Descriptive epidemiology of cleft lip and cleft palate in Western Australia

Authors

  • Jane C. Bell,

    Corresponding author
    1. School of Public Health, University of Sydney, New South Wales, Australia
    • Room 129A, Edward Ford Building A27, School of Public Health, University of Sydney, NSW 2006, Australia
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  • Camille Raynes-Greenow,

    1. School of Public Health, University of Sydney, New South Wales, Australia
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  • Carol Bower,

    1. Western Australian Register of Developmental Anomalies, King Edward Memorial Hospital, Subiaco, Western Australia, Australia
    2. Telethon Institute for Child Health Research, Centre for Child Health Research, University of Western Australia, Western Australia, Australia
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  • Robin M. Turner,

    1. Screening and Test Evaluation Program, School of Public Health, University of Sydney, New South Wales, Australia
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  • Christine L. Roberts,

    1. Population Perinatal Health Research, Kolling Institute for Medical Research, University of Sydney, New South Wales, Australia
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  • Natasha Nassar

    1. Population Perinatal Health Research, Kolling Institute for Medical Research, University of Sydney, New South Wales, Australia
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  • Ms. Bell is supported by the Bob and Nancy Edwards Scholarship, University of Sydney.

    Dr. Raynes-Greenow is supported by a National Health and Medical Research Council (NHMRC) Early Career Research Fellowship (no. 511984)

    Prof. Bower is supported by a NHMRC Principal Research Fellowship (no. 634341).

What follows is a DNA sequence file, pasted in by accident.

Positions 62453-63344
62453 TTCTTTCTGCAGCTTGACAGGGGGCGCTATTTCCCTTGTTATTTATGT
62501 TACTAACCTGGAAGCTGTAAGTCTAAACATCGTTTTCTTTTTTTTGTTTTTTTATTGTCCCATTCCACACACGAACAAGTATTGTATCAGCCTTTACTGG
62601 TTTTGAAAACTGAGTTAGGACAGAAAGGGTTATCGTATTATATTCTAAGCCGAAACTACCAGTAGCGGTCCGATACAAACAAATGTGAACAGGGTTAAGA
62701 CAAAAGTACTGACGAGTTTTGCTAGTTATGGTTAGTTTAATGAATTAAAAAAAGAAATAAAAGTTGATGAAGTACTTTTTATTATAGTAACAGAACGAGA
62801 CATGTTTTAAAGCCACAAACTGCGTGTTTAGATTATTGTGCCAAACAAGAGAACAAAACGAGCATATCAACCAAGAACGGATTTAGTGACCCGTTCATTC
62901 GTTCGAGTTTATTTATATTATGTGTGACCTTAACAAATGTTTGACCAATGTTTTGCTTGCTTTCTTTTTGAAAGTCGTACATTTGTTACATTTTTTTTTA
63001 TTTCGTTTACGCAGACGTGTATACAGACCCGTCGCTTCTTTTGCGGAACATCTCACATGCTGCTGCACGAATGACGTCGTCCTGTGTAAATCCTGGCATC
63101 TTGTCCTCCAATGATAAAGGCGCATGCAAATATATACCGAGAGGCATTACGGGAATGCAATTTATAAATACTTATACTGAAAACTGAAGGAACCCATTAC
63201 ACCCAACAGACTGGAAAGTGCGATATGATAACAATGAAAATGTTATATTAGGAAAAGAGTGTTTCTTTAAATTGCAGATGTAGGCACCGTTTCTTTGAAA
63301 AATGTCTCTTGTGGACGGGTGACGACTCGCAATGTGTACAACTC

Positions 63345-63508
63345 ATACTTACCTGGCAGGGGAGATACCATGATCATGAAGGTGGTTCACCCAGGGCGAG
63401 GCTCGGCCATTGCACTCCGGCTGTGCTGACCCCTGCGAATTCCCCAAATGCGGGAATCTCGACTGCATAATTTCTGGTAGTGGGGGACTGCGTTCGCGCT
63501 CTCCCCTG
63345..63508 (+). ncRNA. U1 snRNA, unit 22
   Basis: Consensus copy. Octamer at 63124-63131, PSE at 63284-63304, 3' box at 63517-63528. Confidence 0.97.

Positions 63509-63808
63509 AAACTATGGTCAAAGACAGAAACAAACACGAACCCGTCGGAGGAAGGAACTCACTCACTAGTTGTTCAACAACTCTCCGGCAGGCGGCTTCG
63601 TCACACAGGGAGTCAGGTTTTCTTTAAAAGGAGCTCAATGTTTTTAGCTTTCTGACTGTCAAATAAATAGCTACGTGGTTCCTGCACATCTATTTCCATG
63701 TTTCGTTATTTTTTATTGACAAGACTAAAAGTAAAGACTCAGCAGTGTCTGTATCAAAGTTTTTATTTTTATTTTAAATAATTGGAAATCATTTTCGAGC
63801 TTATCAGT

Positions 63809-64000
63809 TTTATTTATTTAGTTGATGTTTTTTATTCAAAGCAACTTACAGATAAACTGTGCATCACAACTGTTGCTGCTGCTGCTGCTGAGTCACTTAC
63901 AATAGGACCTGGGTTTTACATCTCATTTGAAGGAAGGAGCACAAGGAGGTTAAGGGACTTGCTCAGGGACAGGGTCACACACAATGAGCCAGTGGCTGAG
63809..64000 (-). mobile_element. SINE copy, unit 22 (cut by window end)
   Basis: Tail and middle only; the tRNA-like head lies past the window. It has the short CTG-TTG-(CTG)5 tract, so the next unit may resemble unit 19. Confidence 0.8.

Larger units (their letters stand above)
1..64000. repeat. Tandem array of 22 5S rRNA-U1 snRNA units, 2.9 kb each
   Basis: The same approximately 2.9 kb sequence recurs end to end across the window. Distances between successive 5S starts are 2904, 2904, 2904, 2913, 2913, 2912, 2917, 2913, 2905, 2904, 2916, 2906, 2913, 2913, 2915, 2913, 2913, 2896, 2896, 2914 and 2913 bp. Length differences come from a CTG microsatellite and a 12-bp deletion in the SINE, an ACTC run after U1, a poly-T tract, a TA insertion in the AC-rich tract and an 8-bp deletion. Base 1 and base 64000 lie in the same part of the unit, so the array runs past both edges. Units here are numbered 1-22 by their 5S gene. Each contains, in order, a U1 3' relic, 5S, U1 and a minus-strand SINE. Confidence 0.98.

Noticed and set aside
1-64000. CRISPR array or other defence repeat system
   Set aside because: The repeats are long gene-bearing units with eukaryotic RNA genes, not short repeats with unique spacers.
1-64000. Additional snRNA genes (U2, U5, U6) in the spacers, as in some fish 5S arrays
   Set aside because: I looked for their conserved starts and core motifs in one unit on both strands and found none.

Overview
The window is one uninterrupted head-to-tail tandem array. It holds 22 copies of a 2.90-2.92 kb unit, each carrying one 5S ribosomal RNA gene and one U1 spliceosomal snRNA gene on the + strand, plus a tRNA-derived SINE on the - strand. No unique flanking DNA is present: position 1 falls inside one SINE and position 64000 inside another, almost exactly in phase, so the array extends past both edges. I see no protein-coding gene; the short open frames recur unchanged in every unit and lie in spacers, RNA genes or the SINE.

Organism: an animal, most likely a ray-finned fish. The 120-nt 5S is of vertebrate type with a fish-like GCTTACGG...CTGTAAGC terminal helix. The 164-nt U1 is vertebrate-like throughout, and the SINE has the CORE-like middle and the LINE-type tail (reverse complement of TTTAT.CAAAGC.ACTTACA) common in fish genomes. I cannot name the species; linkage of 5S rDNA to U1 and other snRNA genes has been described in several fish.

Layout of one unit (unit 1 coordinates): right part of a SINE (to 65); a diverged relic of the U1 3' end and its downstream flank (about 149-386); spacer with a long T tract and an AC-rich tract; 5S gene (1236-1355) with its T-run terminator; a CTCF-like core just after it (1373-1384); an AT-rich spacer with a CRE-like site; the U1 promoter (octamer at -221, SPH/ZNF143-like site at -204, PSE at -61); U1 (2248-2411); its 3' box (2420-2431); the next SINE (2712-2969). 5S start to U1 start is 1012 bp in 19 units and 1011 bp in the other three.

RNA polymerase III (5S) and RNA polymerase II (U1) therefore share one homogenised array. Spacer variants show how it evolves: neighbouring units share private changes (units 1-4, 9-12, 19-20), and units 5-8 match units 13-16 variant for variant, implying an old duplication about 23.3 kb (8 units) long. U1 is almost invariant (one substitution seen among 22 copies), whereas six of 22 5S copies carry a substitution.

Dr. Turner is supported by a NHMRC program grant (no. 633003) to the Screening & Test Evaluation Program.

    Prof. Roberts is supported by a NHMRC Senior Research Fellowship (no. 1001066).

    Dr. Nassar is supported by a NHMRC Career Development Fellowship (no. 632955).

Abstract

Background

The reported birth prevalence of orofacial clefts (OFCs) varies considerably. This study describes the epidemiology of OFCs in an Australian population.

Methods

We studied infants diagnosed with cleft lip, with or without cleft palate (CL±P), and cleft palate only (CPO) since 1980 and reported to the population based Western Australian Register of Developmental Anomalies. We calculated prevalence rates by sex, Aboriginal status, geographic location, and socio-economic status. Associations between clefts and folate availability, pregnancy characteristics, pregnancy outcomes, other congenital anomalies, and age at diagnosis were also investigated.

Results

From 1980 to 2009, 917 infants with CL±P (12.05 per 10,000) and from 1980 to 2004, 621 infants with CPO (10.12 per 10,000) were registered. Prevalence rates for CL±P and CPO were 1.9 and 1.3 times higher, respectively, for Aboriginal Australians. Additional anomalies were reported for 31% of infants with CL±P and for 61% with CPO; chromosomal anomalies and other specific diagnoses accounted for 46% and 66%, respectively, of those with CL±P and CPO with additional anomalies. Almost all (99.7%) children with CL±P were diagnosed before 1 year of age, but 12% of CPO diagnoses were made after 1 year of age; 94% of these diagnoses were of submucous clefts and bifid uvula.

Conclusions

These data provide a picture of the prevalence of OFCs in WA since 1980, and provide a useful reference for OFC data in Australia and internationally. The quality and completeness of the WARDA data are high, reflected in high prevalence rates, and proportions of clefts occurring with other anomalies. Birth Defects Research (Part A), 2013 © 2013 Wiley Periodicals, Inc.

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